Over the last few days, we posted two new Right Wing Watch In Focus pieces analyzing the Right’s response to the nomination of Sonia Sotomayor to the Supreme Court.
Right-wing political and legal groups and pundits responded to President Barack Obama’s nomination of federal appeals court Judge Sonia Sotomayor to the U.S. Supreme Court by cranking up their well-funded attack machine, following their pre-fab attack script (they have been attacking her for months as a potential nominee), launching ads against her confirmation, and threatening to use the nomination as a political bludgeon against Democrats from more conservative states.
The second day of right-wing attacks on Supreme Court nominee Judge Sonia Sotomayor continued many of the themes of the first day’s attacks, mostly distortions of her judicial record and public remarks and distortions of President Obama’s desire for judges who exhibit empathy. National Review published a wave of anti-Sotomayor commentary on its website. (Some of this information may have been distributed on Day 1 but didn’t make our initial analysis.)
We are also going to start regularly posting some of the raw material we use in these RWWIF analysis pieces on the blog, as well. Here is the news from yesterday:
Committee for Justice
The Democrats have the numbers to make a Sotomayor confirmation all but inevitable, but Ed Morrissey picks up on another opportunity that her nomination affords the GOP.
“They have an opportunity to use the hearings to show Sotomayor as a routine appellate jurist with a spotty record who got elevated to this position as an act of political hackery by a President who couldn’t care less about his responsibilities to find the best and brightest for the job.”
Like many of Obama’s other appointments, it demonstrates a lack of executive talent and intellectual curiosity on his part. This appointment makes an argument for more Republicans in the Senate after the midterms, if for no other reason than to force Obama to start putting a little effort in making his nominations.”
Her detractors say Sotomayor, 54, was trying to divert attention from the cases, hoping to prevent Supreme Court review and possibly enhance her resume for a promotion.
“It makes me wonder whether she’s just cautions by nature or whether she was already thinking about being appointed to a higher court,” said Curt Levey, executive director of the Committee for Justice in Washington and a critic of the Sotomayor nomination. He said Sotomayor might have been “covering her tracks” by limiting the scope and prominence of the opinions.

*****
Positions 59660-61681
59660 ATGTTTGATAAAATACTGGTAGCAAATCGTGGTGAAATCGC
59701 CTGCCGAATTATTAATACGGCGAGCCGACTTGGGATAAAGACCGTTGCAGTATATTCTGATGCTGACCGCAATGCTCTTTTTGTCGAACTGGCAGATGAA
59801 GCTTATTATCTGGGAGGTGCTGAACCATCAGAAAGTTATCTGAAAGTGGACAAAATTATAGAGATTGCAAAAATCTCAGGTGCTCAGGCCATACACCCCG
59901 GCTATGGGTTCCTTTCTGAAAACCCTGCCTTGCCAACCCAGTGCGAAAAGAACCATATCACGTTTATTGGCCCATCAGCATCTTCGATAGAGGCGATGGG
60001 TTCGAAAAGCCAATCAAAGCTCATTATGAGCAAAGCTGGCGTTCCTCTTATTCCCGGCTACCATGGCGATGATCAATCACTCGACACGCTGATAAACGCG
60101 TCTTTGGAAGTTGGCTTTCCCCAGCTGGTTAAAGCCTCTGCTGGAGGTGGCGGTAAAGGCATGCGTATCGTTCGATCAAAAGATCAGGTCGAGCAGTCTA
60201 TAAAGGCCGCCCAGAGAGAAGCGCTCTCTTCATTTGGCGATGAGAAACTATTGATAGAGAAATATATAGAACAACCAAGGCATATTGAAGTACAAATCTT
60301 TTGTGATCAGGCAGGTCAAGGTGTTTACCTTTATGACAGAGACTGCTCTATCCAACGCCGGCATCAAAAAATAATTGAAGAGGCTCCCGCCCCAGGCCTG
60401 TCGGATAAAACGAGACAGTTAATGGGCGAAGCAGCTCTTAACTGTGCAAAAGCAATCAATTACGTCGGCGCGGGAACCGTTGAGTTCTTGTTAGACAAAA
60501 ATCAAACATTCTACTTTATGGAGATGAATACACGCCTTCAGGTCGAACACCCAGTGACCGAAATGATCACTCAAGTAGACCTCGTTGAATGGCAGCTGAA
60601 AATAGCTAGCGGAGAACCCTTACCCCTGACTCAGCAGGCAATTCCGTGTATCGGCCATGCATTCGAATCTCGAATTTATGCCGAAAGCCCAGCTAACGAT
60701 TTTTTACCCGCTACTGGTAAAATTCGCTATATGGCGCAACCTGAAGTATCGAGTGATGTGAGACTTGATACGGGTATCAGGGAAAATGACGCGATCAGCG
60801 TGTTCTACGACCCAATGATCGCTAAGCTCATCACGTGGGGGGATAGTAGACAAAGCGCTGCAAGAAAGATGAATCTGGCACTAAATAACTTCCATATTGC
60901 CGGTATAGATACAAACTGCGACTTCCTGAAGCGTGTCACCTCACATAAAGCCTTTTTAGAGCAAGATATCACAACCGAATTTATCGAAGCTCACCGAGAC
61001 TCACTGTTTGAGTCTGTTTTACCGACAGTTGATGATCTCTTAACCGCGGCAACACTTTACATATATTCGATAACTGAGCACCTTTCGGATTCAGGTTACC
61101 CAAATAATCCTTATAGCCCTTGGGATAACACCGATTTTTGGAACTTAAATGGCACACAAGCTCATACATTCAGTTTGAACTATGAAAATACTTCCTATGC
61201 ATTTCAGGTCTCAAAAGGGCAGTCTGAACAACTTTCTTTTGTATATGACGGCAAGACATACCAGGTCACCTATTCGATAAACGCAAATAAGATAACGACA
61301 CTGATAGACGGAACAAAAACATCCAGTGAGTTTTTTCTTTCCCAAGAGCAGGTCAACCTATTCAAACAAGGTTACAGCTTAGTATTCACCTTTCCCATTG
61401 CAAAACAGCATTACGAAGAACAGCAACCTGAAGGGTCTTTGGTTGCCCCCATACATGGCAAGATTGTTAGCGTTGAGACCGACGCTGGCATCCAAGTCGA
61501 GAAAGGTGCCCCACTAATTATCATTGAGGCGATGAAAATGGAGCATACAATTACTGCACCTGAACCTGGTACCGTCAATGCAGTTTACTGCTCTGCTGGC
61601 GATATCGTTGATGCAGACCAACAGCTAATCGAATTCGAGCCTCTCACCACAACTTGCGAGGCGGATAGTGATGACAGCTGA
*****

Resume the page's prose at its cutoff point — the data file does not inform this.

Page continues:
Curt Levey, executive director of the conservative legal group Committee for Justice, said her judicial record would probably not be enough to stop Sotomayor’s confirmation, given the Democratic dominance in the Senate, but her speeches are another matter.
“The best predictor of whether a controversial nominee can be stopped is whether the case against her is based on more than just her legal analysis,” he said.
Although Levey acknowledged that his description of Sotomayor as a “wild-eyed judicial activist” would be hard to extract from her record on the bench, he said “her words are the best indication” of how she would see her role as a justice.
Other conservatives said they would focus on her ruling in a New Haven affirmative action case or on how she might rule on same-sex marriage.
“Abortion is in some sense a stale issue that has been fought over many times, but gay marriage is very much up for grabs,” said Curt Levey, executive director of the Committee for Justice, a legal group. “Gay marriage will be bigger than abortion.”
Judicial Confirmation Network
White House Press Secretary Robert Gibbs’ comments yesterday that “We can all move past YouTube snippets and half sentences and actually look at the honest-to-God record” raise an important question for Mr. Gibbs. The Duke University comments by Judge Sotomayor are quite clear and unequivocal. Is Mr. Gibbs suggesting that Judge Sotomayor was lying in the tape or that she really didn’t mean it?
President Obama promised the American people a transparent presidency. In that spirit, we are calling on White House Press Secretary Gibbs to post the Duke University video on The White House web site and let the American people judge her comments.